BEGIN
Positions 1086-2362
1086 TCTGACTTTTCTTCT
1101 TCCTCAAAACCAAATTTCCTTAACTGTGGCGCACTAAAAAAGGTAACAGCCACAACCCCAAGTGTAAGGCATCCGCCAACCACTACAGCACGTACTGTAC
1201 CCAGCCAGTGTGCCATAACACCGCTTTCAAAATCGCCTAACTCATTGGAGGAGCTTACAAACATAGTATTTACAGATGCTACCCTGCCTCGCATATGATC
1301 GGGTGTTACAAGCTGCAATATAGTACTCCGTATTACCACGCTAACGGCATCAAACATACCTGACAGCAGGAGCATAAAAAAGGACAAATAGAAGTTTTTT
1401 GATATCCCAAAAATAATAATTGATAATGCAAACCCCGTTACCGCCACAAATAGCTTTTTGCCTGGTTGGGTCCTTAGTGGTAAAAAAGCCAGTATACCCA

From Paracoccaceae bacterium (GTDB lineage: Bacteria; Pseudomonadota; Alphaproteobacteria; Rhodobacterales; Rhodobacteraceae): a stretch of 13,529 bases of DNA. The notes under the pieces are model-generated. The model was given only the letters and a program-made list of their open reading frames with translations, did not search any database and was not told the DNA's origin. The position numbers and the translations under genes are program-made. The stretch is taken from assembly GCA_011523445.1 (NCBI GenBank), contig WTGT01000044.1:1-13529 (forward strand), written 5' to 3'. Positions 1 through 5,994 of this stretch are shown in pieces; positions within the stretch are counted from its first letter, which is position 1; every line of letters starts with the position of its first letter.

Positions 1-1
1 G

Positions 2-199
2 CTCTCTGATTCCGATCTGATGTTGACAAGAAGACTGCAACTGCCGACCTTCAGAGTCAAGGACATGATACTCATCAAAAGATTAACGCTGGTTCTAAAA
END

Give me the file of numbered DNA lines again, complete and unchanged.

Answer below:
Positions 1086-2362
1086 TCTGACTTTTCTTCT
1101 TCCTCAAAACCAAATTTCCTTAACTGTGGCGCACTAAAAAAGGTAACAGCCACAACCCCAAGTGTAAGGCATCCGCCAACCACTACAGCACGTACTGTAC
1201 CCAGCCAGTGTGCCATAACACCGCTTTCAAAATCGCCTAACTCATTGGAGGAGCTTACAAACATAGTATTTACAGATGCTACCCTGCCTCGCATATGATC
1301 GGGTGTTACAAGCTGCAATATAGTACTCCGTATTACCACGCTAACGGCATCAAACATACCTGACAGCAGGAGCATAAAAAAGGACAAATAGAAGTTTTTT
1401 GATATCCCAAAAATAATAATTGATAATGCAAACCCCGTTACCGCCACAAATAGCTTTTTGCCTGGTTGGGTCCTTAGTGGTAAAAAAGCCAGTATACCCA

From Paracoccaceae bacterium (GTDB lineage: Bacteria; Pseudomonadota; Alphaproteobacteria; Rhodobacterales; Rhodobacteraceae): a stretch of 13,529 bases of DNA. The notes under the pieces are model-generated. The model was given only the letters and a program-made list of their open reading frames with translations, did not search any database and was not told the DNA's origin. The position numbers and the translations under genes are program-made. The stretch is taken from assembly GCA_011523445.1 (NCBI GenBank), contig WTGT01000044.1:1-13529 (forward strand), written 5' to 3'. Positions 1 through 5,994 of this stretch are shown in pieces; positions within the stretch are counted from its first letter, which is position 1; every line of letters starts with the position of its first letter.

Positions 1-1
1 G

Positions 2-199
2 CTCTCTGATTCCGATCTGATGTTGACAAGAAGACTGCAACTGCCGACCTTCAGAGTCAAGGACATGATACTCATCAAAAGATTAACGCTGGTTCTAAAA